Automated bone removal in CT angiography: Comparison of methods based on single energy and dual energy scans

Marcel van Straten, Michiel Schaap, Marcel Dijkshoorn, MJ Greuter, Aad van der Lugt, Gabriel Krestin, Wiro Niessen

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Purpose: To evaluate dual energy based methods for bone removal in computed tomography angiography (CTA) images and compare these with single energy based methods that use an additional, nonenhanced, CT scan. Methods: Four different bone removal methods were applied to CT scans of an anthropomorphic thorax phantom, acquired with a second generation dual source CT scanner. The methods differed by the way information on the presence of bone was obtained (either by using an additional, nonenhanced scan or by scanning with two tube voltages at the same time) and by the way the bone was removed from the CTA images (either by masking or subtracting the bone). The phantom contained parts which mimic vessels of various diameters in direct contact with bone. Both a quantitative and qualitative analysis of image quality after bone removal was performed. Image quality was quantified by the contrast-to-noise ratio (CNR) normalized to the square root of the dose (CNRD). At locations where vessels touch bone, the quality of the bone removal and the vessel preservation were visually assessed. The dual energy based methods were assessed with and without the addition of a 0.4 mm tin filter to the high voltage x-ray tube filtration. For each bone removal method, the dose required to obtain a certain CNR after bone removal was compared with the dose of a reference scan with the same CNR but without automated bone removal. The CNRD value of the reference scan was maximized by choosing the lowest tube voltage available. Results: All methods removed the bone completely. CNRD values were higher for the masking based methods than for the subtraction based methods. Single energy based methods had a higher CNRD value than the corresponding dual energy based methods. For the subtraction based dual energy method, tin filtration improved the CNRD value with approximately 50%. For the masking based dual energy method, it was easier to differentiate between iodine and bone when tin filtration was applied. The CNRD value decreased only with 4% in that case. Compared to the dual scan based methods, the dual energy based methods had the advantage that only a single scan was made without the need of image registration. This might be easier to implement in clinical practice. Vessel preservation was better with bone subtraction than with bone masking. Smaller vessels were completely occluded by the bone mask. None of the bone removal methods was dose neutral. Conclusions: In general, dual scan based methods that use the lowest tube voltage available, have a higher CNR than the dual energy based approaches at the same dose level. Tin filtration improves the ability to differentiate between iodine and bone for the dual energy based masking method. In clinical practice, the advantages of the dual energy masking method might outweigh its disadvantage of a slightly higher dose penalty compared to the conventional dual scan masking method. (C) 2011 American Association of Physicists in Medicine. [DOI: 10.1118/1.3651475]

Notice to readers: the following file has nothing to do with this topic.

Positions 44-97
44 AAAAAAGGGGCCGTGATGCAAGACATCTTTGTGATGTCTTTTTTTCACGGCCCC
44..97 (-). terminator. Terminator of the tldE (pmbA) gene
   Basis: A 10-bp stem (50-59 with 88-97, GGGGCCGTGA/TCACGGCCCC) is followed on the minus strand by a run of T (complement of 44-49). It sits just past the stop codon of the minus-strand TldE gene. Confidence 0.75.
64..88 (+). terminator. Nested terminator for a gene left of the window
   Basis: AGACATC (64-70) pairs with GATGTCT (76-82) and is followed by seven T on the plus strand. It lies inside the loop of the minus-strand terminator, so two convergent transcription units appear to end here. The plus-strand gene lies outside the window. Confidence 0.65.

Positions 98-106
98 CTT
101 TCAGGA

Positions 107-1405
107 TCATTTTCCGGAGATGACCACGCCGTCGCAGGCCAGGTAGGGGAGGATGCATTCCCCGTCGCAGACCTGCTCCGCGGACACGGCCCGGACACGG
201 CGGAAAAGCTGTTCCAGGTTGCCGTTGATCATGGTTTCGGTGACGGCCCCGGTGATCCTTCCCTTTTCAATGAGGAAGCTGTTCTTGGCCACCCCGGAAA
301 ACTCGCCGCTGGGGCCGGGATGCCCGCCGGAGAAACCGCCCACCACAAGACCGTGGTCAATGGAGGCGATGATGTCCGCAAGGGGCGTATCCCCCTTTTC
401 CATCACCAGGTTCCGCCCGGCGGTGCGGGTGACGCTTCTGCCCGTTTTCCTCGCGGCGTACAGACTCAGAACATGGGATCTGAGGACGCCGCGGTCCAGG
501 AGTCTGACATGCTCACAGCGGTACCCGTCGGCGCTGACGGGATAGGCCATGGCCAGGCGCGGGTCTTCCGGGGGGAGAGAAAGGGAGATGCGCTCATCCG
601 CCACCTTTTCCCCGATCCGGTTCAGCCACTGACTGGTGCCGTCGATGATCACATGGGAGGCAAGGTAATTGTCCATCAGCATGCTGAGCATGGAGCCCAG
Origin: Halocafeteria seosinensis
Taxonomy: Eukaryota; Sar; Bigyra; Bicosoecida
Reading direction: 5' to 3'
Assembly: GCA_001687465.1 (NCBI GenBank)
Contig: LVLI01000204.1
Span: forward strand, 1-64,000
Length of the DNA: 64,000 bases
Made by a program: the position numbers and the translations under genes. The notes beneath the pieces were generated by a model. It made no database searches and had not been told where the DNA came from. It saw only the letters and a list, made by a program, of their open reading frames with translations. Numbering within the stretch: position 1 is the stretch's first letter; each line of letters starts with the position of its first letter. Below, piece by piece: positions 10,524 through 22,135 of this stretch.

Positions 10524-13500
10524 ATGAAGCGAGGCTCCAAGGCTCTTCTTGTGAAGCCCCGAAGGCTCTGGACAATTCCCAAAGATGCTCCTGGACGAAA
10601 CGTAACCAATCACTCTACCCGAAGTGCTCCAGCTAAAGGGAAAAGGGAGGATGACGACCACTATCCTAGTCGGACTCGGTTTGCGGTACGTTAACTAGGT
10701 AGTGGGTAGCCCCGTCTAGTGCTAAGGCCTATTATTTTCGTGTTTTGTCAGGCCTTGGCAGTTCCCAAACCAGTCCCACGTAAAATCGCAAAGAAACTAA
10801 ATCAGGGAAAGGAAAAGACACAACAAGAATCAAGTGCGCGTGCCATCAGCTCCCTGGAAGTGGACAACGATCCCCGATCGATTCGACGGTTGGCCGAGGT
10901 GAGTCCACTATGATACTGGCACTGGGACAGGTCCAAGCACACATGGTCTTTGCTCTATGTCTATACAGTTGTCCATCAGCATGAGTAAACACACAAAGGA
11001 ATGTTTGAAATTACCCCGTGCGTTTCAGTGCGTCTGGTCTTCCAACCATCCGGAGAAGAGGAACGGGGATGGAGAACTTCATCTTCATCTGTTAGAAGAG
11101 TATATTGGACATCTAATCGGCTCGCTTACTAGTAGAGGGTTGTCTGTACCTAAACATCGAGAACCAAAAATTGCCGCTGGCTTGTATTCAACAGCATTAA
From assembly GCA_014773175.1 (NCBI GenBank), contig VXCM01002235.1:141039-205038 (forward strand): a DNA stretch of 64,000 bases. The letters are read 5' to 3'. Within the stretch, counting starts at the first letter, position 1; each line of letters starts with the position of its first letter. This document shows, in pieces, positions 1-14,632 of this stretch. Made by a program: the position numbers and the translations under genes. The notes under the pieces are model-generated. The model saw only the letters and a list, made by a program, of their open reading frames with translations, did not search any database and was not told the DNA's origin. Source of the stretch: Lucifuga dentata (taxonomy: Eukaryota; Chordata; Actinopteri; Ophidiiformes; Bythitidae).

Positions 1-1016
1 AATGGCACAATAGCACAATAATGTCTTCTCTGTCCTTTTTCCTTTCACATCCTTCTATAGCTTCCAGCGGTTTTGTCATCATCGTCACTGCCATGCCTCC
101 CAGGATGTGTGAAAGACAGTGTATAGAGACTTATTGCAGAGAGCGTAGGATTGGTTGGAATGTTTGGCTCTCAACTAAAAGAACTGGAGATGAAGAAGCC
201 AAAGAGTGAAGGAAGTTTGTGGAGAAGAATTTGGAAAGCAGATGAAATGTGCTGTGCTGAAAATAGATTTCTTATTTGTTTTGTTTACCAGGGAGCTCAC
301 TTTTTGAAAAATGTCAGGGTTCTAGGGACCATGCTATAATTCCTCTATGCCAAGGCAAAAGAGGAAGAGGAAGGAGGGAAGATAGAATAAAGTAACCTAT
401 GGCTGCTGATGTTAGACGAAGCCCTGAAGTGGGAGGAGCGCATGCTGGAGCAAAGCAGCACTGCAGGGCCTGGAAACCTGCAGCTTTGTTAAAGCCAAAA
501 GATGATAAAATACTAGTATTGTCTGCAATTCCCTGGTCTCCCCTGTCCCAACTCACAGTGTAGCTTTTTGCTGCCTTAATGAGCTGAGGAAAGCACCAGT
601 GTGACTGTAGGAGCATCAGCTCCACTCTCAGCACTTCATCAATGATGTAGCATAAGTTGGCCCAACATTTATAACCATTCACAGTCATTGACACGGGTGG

Original languageUndefined/Unknown
Pages (from-to)6128-6137
Number of pages10
JournalMedical Physics
Issue number11
Publication statusPublished - 2011

Research programs

  • EMC COEUR-09
  • EMC NIHES-03-30-01
  • EMC NIHES-03-30-03

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